I’m a little bit late reposting this as I was on vacation in a place with poor internet but will follow up shortly with this week’s new instalment. Two for the price of one. Almost.
Author’s note: This article is based on the work of Dr. Ofer Zur and his attempt to draw attention to the need of studying victim-hood in order to help both victims and perpetrators. All quotes are from his paper on the subject, linked both above and at the end of the article. His work on the subject is available on his website and offers an excellent list of suggested further reading.
Culture has always tried to define its advancement on scales of morality. Superior morality has an unfortunate need for inferiors against which to measure and so we love to both judge and condemn in the personal pursuit of happiness. Such games have reached the status of entertainment in the modern world.
With each generation’s goal of raising the ‘quality’ of society by removing identified immoral elements the Western world in particular has ‘advanced’ to a point where more than 100% of society are deemed victims and we all want justice. We have become a Victim Nation scouring under rocks to find more people to blame.
Everybody wants to be a victim because if you’re not the victim you’re the bad guy.
Social justice organizations pop up daily like rodents in a carnival Whac-A-Mole. Every right they fight for assumes that right was denied through oppression and, invariably, requires a cloak of victimhood to gain sympathy. The inequality that victimhood claims to fight becomes an essential element of the movement to the point of embrace.
“Ironically, the rights movement often victimizes one group while liberating another. What seems to be a noble, justified, long overdue act of protecting a victim can easily turn to blame and warfare. When this happens, conflict, injustice, and victimization are perpetuated, and the possibility of resolution and healing is destroyed.”
Equality has become the focus of social justice for the last two decades. We are no longer content to accept that people are born with different characteristics and skill sets which make some stand out as leaders and others remain followers. While leadership is a desired quality, anything that makes someone different is no longer seen as good, it has become a source of evil. “In this Western worldview, inequalities and differences are often associated with injustice and victimization.”
It doesn’t require an act of injustice to make some people more or less fortunate. All it takes is birth. Inequality has always existed in many forms and will continue to exist. The social justice presumption is that inequality can be eliminated by somehow training or forcing people to become blind to nature. By removing some words from the dictionary we can make the concepts they represent disappear along with the descriptive tool.
We all know quality when we see it but we can’t say what causes quality to exist or exactly what makes one thing better than another. But we do know it when we see it. We also know that some ice cream is better than others but we haven’t asked Häagen-Dazs® to cease and desist.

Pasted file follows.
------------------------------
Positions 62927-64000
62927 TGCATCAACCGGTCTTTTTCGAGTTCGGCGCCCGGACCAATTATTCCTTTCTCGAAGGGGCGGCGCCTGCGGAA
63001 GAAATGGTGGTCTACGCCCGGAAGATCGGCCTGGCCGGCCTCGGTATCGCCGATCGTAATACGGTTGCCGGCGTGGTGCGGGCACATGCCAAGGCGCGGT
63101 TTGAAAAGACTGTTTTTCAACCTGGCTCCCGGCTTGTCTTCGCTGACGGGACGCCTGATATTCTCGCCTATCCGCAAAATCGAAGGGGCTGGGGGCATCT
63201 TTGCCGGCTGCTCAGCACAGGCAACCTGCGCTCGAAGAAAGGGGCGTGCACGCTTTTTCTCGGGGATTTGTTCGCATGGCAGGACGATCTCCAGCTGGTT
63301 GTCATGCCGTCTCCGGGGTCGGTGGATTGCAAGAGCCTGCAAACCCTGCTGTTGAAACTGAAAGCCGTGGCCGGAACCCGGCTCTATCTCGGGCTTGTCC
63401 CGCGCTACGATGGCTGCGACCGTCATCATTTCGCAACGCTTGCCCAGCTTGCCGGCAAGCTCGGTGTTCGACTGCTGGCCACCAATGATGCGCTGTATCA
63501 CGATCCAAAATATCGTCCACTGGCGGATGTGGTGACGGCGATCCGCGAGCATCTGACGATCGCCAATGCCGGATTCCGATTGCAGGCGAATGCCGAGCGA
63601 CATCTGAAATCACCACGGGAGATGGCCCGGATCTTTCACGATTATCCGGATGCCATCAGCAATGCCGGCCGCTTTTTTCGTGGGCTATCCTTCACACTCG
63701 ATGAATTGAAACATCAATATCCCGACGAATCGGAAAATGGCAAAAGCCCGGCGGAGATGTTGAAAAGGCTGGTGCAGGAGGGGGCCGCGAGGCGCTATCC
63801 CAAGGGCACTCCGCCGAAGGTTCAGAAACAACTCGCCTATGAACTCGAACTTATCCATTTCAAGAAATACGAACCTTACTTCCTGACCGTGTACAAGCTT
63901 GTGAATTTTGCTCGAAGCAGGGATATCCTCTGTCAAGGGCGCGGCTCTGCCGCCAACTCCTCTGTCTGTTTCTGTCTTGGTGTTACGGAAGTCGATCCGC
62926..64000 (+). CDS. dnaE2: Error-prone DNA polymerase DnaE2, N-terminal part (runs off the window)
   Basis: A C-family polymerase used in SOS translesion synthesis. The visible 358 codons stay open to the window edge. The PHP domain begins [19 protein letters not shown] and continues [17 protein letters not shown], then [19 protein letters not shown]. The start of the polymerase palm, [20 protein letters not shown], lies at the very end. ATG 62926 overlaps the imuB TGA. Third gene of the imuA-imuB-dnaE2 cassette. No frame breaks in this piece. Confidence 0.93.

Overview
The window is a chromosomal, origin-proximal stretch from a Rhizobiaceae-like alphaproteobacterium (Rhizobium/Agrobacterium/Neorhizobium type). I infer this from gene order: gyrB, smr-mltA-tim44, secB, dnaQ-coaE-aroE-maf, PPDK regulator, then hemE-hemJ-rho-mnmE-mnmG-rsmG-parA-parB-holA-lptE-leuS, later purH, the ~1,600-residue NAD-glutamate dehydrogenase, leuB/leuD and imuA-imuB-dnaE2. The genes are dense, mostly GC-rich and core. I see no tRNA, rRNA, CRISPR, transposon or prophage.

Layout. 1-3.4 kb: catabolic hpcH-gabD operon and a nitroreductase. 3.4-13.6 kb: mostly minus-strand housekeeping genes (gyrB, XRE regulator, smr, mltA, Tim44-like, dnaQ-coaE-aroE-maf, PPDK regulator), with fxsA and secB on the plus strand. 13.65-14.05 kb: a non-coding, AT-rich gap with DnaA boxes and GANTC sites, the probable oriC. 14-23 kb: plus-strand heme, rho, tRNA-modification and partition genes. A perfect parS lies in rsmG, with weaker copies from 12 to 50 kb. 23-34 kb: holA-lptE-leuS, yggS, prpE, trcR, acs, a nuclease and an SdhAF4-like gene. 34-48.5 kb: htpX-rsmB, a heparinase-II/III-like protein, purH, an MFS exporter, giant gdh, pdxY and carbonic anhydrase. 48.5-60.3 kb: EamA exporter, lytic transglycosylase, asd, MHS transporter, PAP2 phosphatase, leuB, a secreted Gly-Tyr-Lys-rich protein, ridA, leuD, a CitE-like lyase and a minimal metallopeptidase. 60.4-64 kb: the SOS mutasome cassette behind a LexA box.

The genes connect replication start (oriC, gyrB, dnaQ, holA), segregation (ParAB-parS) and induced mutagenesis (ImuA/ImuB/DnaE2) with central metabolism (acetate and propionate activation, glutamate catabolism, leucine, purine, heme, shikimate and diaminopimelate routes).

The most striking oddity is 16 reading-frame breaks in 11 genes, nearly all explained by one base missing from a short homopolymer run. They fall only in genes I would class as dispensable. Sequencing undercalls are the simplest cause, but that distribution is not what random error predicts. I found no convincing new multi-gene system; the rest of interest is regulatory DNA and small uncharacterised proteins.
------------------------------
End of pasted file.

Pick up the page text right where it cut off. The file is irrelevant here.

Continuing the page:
If you carry the social justice principles to their conclusion we end up with some hilarious and disturbing results.
As long as someone in the world can’t read no one should write books. As long as there is someone without footwear none of us should go shoe shopping. As long as there is someone who can’t get a $200 haircut we should all use a Flowbee® or, as long as there is a bald man, we should all shave our heads.
When feminism fought against victim blaming they had some things right but they got the solution wrong. Dr. Zur describes this second approach as one which “also concentrates on blame; however it lays all blame entirely on men. This approach has been promoted by a brand of feminism, which holds the male dominated patriarchal system responsible for all the evils in the world. Whether the issue is wars and politics, domestic violence and sexual abuse, toxic dumps and the corporations, or nuclear weapons and the military industrial complex, the finger is pointed at men as the culprits. At the heart of this approach is the split between men’s aggressive and violent nature and women’s inherent goodness.”
Where there is good there must be evil. To feminists, women are good and men are the only convenient target to label as the evil enemy. The characterization of men as inherently violent and beastly is essential to maintaining the victim class of all women. While they insist that it’s not men they are fighting it’s the “patriarchy,” their plight is reduced unless the perpetrator is tangible. Patriarchy can’t be put in jail.
The insubstantial nature of the feminist foe makes feminism weak so every male crime with a female victim is hauled into the public media court to make the enemy flesh and blood. Patriarchy is the name but individual men are the bodies to be held accountable. To feminists, every man who commits a crime is an example of male oppression of women, while female criminals are called bizzarities and declarations ensue that “that never happens.”
“These two approaches of blame have not only failed to resolve the violence and suffering but in fact, as Zur’s paper explains, have tended to perpetuate and exacerbate them.”